As a final point, Aine is dating someone that she knows full well is violent. Sakuya is not physically violent toward Aine herself; however, he does threaten to kill other men who make a move on her. Additionally, there are several times during the manga where Sakuya claims not to have the ability to control himself when it comes to Aine. So even though the manga is trying to play this off like it’s romantic, what it’s really doing is putting the burden of other men’s lives on Aine’s shoulders as well as placing the blame for Sakuya’s actions on her. He can’t help it; his love is just too strong.
Although this manga came out years ago, back in the 90’s, it’s terrifying to see that trends in popular media really haven’t changed. If anything, these kinds of relationships have become even more acceptable and romanticized (Twilight, anyone?). Despite Sensual Phrase trying to apologize for Sakuya’s actions by giving him a negligent, abusive mother and being a victim of abuse by an older woman, in the end his behavior is not something that can be apologized away. Even if what happened to Sakuya in his past was legitimately terrible, the fact that he doesn’t get help for it and that the manga just brushes it off as something he just got over—though clearly it left lingering issues—just adds to the fact that this manga perpetuates dangerous ideas of what a relationship should be.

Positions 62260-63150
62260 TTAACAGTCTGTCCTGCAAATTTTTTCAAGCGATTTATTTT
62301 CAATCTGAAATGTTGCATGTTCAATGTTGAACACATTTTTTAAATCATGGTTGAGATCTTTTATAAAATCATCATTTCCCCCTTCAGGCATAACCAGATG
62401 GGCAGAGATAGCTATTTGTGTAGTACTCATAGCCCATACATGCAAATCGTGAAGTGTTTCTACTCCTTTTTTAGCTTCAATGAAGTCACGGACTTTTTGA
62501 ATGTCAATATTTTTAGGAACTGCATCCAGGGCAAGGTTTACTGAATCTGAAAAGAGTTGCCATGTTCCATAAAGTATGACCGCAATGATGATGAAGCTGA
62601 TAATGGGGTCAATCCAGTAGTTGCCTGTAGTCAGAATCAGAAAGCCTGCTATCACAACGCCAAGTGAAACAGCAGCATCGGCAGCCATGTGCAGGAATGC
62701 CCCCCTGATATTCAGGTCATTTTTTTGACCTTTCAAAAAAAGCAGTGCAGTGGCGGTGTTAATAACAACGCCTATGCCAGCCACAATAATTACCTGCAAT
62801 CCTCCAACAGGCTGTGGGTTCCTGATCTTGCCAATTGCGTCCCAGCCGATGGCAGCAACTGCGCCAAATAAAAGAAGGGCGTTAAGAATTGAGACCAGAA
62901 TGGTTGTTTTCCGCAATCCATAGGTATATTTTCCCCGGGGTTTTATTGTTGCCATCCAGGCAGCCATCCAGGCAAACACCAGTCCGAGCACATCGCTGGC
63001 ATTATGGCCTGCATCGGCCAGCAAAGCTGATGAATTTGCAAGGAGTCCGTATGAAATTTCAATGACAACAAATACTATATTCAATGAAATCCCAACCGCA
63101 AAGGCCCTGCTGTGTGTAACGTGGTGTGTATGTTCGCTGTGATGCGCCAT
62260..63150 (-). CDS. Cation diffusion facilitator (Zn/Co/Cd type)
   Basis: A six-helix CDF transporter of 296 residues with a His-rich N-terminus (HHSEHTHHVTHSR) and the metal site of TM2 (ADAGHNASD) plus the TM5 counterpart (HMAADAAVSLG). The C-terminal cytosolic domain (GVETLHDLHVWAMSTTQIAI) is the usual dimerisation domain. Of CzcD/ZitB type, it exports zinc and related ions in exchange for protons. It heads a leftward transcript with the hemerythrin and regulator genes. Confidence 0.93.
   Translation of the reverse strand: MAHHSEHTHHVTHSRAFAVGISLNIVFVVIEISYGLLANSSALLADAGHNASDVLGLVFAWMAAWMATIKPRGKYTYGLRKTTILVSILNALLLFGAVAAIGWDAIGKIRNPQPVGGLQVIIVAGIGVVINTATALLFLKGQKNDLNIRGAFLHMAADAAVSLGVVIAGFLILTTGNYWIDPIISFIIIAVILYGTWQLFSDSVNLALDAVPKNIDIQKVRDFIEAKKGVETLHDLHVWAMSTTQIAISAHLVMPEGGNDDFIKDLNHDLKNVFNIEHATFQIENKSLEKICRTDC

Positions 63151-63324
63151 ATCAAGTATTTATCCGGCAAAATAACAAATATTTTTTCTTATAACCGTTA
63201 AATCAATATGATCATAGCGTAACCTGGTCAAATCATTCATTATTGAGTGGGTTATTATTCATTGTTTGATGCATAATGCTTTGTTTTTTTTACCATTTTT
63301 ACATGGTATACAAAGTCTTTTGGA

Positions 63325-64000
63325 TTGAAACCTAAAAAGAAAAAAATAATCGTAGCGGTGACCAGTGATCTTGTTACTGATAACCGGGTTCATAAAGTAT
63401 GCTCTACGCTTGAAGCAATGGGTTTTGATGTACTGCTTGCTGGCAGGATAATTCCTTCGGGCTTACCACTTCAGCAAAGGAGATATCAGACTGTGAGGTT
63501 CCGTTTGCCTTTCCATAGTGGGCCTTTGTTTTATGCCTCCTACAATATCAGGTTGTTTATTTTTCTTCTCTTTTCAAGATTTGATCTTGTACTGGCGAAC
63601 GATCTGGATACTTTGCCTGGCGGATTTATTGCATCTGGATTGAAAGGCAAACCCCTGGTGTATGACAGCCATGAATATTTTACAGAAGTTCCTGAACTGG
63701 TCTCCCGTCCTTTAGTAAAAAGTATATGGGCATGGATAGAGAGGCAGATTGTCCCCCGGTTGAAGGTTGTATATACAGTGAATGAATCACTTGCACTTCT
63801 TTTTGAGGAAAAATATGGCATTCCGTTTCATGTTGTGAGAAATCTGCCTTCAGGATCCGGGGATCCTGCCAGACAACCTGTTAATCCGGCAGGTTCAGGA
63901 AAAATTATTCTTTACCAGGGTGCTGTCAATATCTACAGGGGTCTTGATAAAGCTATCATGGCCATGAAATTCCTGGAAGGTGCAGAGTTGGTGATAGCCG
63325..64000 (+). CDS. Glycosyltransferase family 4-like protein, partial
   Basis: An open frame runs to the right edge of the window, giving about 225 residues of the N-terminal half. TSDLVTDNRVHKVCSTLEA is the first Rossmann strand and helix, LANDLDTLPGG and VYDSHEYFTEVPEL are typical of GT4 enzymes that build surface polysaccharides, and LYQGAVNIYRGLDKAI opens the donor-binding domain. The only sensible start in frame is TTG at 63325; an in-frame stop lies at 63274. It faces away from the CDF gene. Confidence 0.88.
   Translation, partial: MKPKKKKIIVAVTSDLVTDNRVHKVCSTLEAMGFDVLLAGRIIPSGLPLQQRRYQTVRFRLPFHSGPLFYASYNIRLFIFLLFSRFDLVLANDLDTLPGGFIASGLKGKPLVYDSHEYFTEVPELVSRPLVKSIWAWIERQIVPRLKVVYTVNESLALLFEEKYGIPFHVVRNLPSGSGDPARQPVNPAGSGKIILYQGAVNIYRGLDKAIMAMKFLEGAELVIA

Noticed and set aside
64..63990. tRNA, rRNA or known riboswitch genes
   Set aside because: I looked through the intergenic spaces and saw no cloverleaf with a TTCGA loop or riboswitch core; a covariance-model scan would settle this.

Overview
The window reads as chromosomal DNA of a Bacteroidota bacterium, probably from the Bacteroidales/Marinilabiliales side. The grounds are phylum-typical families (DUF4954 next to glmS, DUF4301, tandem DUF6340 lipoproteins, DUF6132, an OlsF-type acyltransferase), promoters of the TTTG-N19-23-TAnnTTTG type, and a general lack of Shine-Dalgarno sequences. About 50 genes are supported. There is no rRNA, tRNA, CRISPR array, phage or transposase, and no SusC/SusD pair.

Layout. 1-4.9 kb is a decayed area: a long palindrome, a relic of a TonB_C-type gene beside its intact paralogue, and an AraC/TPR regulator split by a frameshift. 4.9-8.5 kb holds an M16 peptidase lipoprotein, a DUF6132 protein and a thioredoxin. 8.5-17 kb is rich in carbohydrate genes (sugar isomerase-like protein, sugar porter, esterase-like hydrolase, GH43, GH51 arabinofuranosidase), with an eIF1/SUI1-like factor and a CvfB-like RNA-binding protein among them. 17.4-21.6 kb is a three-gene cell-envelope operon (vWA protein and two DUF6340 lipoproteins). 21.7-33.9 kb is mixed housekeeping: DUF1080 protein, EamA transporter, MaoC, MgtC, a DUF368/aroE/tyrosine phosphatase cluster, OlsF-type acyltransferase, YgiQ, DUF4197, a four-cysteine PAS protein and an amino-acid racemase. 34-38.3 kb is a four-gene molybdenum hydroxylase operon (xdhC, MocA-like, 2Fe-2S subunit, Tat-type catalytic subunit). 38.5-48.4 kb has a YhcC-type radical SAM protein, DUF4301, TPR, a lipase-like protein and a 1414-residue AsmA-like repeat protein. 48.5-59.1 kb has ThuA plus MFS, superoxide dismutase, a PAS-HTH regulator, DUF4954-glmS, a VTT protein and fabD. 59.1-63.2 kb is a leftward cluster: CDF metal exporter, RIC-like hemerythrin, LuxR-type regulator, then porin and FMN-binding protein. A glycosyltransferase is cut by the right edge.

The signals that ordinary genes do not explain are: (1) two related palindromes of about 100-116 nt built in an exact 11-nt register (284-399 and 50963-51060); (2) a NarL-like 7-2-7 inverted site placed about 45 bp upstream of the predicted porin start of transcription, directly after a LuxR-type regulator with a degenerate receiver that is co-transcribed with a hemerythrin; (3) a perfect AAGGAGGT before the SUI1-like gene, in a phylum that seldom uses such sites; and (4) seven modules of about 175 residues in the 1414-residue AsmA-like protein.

You’ll like the anime better. Aine and Sakuya actually get to know each other a bit before they start dating and he takes things out on the people who actually wrong him or Aine.
Reading this, though, has convinced me to skip straight to the epilogue.